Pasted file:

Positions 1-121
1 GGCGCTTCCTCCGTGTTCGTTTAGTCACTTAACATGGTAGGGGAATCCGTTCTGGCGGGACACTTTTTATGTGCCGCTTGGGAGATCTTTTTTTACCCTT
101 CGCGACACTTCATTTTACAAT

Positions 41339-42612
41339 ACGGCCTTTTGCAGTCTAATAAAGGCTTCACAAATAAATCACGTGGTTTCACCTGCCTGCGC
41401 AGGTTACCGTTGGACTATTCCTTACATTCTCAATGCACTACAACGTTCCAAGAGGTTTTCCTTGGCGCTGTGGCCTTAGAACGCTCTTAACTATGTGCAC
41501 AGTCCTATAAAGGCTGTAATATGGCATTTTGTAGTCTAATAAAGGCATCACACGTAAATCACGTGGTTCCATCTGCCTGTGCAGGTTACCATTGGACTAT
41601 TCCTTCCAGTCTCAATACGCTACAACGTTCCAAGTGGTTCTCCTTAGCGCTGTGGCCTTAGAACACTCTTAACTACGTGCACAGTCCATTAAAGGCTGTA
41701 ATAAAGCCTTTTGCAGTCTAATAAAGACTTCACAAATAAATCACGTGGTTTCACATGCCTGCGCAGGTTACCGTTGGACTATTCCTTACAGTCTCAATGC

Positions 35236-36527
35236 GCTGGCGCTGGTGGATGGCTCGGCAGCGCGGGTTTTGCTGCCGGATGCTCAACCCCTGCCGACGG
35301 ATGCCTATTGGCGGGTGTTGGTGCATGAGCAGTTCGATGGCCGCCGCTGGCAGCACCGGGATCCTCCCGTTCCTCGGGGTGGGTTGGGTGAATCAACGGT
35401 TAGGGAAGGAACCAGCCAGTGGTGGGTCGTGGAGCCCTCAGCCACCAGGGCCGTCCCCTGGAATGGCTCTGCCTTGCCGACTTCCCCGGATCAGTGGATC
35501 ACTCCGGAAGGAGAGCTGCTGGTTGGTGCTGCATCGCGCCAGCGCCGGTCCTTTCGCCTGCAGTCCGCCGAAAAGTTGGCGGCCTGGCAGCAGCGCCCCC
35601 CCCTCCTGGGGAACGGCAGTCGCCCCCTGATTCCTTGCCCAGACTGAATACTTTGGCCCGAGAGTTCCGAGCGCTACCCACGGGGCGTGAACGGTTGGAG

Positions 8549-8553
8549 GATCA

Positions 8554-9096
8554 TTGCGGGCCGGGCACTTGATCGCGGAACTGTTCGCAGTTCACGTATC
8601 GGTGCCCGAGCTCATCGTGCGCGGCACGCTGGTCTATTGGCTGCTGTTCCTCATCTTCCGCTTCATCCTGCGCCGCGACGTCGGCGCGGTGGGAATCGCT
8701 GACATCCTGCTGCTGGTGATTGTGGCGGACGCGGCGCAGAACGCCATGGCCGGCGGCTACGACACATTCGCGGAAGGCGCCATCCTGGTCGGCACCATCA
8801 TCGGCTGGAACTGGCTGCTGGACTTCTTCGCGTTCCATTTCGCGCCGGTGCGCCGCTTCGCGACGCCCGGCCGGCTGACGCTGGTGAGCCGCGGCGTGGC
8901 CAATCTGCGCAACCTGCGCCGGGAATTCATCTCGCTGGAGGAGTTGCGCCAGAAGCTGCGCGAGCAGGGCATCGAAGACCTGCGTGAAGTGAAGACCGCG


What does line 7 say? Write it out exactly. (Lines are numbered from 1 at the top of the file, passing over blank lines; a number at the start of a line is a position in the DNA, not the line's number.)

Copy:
41501 AGTCCTATAAAGGCTGTAATATGGCATTTTGTAGTCTAATAAAGGCATCACACGTAAATCACGTGGTTCCATCTGCCTGTGCAGGTTACCATTGGACTAT